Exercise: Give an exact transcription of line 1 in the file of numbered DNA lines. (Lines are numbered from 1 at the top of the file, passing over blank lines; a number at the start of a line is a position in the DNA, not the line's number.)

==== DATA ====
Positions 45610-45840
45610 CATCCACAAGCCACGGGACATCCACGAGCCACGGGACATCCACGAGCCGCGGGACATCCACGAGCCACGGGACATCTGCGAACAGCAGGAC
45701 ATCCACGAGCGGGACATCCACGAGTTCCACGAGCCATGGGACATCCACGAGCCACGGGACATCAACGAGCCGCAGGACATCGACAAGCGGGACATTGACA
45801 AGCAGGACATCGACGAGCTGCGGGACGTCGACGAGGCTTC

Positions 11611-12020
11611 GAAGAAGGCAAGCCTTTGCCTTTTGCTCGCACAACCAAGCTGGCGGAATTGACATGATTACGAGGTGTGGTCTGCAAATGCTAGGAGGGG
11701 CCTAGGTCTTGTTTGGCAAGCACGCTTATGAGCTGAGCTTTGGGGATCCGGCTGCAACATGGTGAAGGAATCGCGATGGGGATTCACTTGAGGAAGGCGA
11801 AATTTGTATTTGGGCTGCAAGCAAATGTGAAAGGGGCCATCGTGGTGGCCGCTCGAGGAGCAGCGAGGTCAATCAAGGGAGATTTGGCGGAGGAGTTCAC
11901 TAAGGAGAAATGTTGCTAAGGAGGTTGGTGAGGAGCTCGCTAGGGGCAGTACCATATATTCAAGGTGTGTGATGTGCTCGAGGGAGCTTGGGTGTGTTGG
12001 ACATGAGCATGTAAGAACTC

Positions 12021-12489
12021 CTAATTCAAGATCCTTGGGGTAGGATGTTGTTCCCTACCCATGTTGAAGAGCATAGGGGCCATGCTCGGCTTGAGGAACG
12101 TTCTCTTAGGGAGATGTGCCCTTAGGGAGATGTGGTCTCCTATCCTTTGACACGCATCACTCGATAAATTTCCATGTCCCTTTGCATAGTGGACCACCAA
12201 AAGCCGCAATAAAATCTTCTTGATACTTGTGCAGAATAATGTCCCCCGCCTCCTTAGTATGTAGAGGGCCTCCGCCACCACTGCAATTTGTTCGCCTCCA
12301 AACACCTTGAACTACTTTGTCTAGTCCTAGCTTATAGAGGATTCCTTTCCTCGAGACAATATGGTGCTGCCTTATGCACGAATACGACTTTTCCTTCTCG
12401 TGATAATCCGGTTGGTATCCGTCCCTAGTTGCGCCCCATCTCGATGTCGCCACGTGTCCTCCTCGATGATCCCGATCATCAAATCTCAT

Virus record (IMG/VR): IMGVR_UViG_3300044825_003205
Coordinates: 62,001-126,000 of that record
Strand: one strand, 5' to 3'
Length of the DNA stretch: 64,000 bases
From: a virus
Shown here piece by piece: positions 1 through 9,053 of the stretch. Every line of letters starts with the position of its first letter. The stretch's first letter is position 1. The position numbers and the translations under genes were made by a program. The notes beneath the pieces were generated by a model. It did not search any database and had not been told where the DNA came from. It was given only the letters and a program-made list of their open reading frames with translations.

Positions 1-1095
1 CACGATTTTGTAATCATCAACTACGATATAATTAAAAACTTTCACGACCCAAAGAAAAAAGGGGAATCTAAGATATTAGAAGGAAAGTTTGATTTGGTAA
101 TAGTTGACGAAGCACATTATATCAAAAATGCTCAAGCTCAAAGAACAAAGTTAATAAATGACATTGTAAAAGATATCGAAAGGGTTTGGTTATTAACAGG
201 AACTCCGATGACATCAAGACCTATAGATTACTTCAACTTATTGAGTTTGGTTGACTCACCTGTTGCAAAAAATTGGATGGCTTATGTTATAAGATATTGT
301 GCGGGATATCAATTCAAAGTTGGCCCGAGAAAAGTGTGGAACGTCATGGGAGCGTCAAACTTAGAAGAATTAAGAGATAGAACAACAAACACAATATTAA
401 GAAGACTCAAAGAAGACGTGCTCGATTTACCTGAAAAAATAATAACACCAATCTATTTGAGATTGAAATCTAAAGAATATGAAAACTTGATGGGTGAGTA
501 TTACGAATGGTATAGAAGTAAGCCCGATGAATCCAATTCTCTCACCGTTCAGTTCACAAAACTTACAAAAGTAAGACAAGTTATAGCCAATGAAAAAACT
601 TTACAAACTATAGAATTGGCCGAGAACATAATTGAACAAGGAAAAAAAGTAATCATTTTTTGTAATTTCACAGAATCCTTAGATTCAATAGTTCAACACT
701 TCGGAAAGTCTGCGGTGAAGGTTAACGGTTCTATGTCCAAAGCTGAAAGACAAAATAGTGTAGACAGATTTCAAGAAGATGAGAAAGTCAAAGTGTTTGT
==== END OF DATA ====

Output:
Positions 45610-45840